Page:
Altec Lansing AHS602
If you're tired of playing the silent type in games such as Counter-Strike and Unreal Tournament 2004, Altec Lansing's AHS602 two-way headset might be just the solution. In addition to offering refinements such as SRS 3D sound processing and an in-line control module, the AHS602 lets you communicate with other players through a built-in boom microphone. Although the AHS602 ($99 list) is also suitable for DVD sound, Voice over IP (VoIP), and speech-recognition applications, its high price and specialized features are overkill for nongamers.
About the same size as a typical set of full-size headphones, the AHS602 features sealed, ear-cupping drivers that completely cover your ears, effectively blocking out background noise and limiting sound leakage into the room. The padded, adjustable headband enhanced the 'phones' comfort, but this reviewer's ears felt clamped down after about an hour of continuous wear. The boom mic, which is attached to the left earpiece, can be swiveled up and out of the way when it's not in use.
One 2.3-foot cord segment connects the control module to the left earpiece, while a second, 5.3-foot segment emerges from the control module and splits into a 1/8-inch stereo headphone plug and a 1/8-inch mic plug for two-way communication through consumer computer sound cards. The in-line control module allows you to adjust the overall playback volume, the microphone volume (mute, low, high), and the SRS 3D surround effect (includes on/off and level controls). A single AAA loads into the control module to power the headphones' active circuitry.
In our testing, the AHS602's respectably large 40mm drivers set this model apart from the cheaper, smaller two-way headsets that are better suited for less engaging applications such as VoIP and voice recognition. While the SRS circuitry added some extra depth to the soundstage in Unreal Tournament 2004, it fell short of delivering a convincing surround-sound simulation.
Frequency response was fairly even across the spectrum, with the headset showing balanced treble and midrange performance in combination with average bass response. Teammates reported hearing us clearly when we spoke through the built-in mic. For the sake of comparison, we tested the AHS602 and our AKG K 55 ($42 list) 'phones, which don't have a microphone. Although we preferred the more natural, airier sound of the K 55, the AHS602's showing wasn't bad. As a bonus, DVD videos played on our laptop sounded good through the AHS602, especially with the SRS circuitry activated. We preferred listening to music with SRS turned up midway, because the sound was too diffuse with SRS cranked and too thin when SRS was off.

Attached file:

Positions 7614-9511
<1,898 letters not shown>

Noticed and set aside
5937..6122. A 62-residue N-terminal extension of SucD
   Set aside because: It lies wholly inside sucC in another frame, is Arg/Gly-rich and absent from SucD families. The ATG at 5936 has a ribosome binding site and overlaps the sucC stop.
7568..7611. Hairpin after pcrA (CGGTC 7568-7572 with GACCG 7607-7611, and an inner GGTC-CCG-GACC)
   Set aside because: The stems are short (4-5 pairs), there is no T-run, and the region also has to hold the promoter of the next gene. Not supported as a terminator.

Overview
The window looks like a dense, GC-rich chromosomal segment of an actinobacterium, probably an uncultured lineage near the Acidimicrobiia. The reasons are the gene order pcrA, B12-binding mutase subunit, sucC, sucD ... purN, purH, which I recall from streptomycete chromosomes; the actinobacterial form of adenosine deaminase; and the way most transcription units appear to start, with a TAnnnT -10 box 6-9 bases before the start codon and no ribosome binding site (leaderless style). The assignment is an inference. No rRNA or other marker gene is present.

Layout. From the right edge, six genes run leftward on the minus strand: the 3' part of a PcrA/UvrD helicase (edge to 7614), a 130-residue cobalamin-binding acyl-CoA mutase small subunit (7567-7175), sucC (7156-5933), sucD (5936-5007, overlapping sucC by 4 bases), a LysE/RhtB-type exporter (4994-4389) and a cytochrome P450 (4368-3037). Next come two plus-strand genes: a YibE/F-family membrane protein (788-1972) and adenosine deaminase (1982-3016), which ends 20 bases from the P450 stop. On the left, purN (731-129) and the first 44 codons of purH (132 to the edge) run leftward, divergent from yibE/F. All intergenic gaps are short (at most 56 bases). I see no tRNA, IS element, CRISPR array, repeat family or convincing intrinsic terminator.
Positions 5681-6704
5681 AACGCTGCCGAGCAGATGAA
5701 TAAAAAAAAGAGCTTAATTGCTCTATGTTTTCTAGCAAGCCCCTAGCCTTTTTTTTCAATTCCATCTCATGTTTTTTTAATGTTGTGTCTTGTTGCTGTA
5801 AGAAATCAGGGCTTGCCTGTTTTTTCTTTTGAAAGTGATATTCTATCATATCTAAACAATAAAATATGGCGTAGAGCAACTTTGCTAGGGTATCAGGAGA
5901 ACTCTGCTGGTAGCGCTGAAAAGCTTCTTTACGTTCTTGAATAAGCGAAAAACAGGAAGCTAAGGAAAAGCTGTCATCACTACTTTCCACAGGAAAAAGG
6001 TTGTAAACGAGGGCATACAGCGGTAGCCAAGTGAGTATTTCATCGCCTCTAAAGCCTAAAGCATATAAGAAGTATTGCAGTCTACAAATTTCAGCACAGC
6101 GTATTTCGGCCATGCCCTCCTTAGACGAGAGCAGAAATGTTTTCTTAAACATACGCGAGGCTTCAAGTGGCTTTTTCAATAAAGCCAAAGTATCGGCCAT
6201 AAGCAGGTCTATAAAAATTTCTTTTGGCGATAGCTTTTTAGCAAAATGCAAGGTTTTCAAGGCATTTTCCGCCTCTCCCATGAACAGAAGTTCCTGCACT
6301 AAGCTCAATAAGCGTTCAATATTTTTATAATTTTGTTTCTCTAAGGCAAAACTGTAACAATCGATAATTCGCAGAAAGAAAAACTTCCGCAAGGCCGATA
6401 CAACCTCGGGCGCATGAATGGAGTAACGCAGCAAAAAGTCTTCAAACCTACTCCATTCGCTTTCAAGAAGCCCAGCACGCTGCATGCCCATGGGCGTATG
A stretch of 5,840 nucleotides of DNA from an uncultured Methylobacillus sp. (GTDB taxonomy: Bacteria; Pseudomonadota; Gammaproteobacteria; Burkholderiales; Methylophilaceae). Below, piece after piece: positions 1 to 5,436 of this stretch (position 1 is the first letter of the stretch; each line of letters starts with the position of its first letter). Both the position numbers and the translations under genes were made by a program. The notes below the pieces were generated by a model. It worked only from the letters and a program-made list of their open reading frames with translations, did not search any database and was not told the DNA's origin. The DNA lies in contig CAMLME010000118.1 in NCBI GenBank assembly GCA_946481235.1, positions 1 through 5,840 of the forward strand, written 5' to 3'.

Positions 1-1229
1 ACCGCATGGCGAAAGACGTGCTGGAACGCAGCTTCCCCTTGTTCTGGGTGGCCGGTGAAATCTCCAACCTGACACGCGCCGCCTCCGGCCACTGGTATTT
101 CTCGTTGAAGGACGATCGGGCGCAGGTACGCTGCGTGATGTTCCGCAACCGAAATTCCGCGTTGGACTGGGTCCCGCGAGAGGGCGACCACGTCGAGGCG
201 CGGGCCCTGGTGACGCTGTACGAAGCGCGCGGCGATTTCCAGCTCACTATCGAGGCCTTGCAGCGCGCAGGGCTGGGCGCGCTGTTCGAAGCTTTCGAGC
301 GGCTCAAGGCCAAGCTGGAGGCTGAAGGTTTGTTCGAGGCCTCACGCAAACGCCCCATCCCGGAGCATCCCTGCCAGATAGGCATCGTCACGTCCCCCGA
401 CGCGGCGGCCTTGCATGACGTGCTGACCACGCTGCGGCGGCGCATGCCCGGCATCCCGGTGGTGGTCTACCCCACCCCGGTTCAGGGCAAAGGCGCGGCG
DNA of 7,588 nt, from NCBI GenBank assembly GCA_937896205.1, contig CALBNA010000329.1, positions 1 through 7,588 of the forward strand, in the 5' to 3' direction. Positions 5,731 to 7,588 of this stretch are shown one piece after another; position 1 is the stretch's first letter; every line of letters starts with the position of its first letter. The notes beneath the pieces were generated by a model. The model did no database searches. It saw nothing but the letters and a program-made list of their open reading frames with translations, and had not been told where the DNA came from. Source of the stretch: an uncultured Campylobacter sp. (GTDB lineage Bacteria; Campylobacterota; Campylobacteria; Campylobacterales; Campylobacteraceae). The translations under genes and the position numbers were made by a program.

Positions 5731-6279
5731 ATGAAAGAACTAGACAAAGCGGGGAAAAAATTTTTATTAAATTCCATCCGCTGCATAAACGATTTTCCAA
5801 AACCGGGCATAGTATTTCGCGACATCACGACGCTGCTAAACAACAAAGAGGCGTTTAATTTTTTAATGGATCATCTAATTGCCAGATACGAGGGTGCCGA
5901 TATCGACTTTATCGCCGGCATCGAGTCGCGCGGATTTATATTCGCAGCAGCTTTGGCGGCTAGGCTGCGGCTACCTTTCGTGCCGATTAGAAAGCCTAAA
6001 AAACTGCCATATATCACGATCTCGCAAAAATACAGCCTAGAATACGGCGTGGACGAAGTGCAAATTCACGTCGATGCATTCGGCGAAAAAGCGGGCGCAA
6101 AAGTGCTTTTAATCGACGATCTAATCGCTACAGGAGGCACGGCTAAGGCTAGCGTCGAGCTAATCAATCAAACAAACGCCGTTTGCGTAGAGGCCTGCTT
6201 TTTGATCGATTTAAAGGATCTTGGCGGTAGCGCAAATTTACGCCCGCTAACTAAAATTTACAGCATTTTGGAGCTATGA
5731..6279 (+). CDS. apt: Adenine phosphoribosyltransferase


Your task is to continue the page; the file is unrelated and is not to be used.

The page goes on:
In terms of convenience, the AHS602 shares the same disadvantages of other PC analog headsets. If your computer isn't blessed with front-panel audio ports, you'll need to plug directly into your sound card, which disables your desktop speakers, unless you have a splitter. By comparison, competing gaming headsets such as Plantronics' DSP-500 ($109) use a single USB connection. In addition to more convenient jack placement on certain PCs, USB-powered 'phones don't necessarily need batteries for surround enhancement effects. That said, they can't take advantage of the better sound from high-end audio cards, either.
In the final analysis, the AHS602 headset works as advertised, providing reproduction of in-game sound effects and enabling clear communication with teammates in multiplayer games. Although it sounds wholly average and is fairly pricey, the AHS602 won't disappoint gamers wanting to avoid the feedback that results from simultaneously using multimedia speakers and a standard PC mic.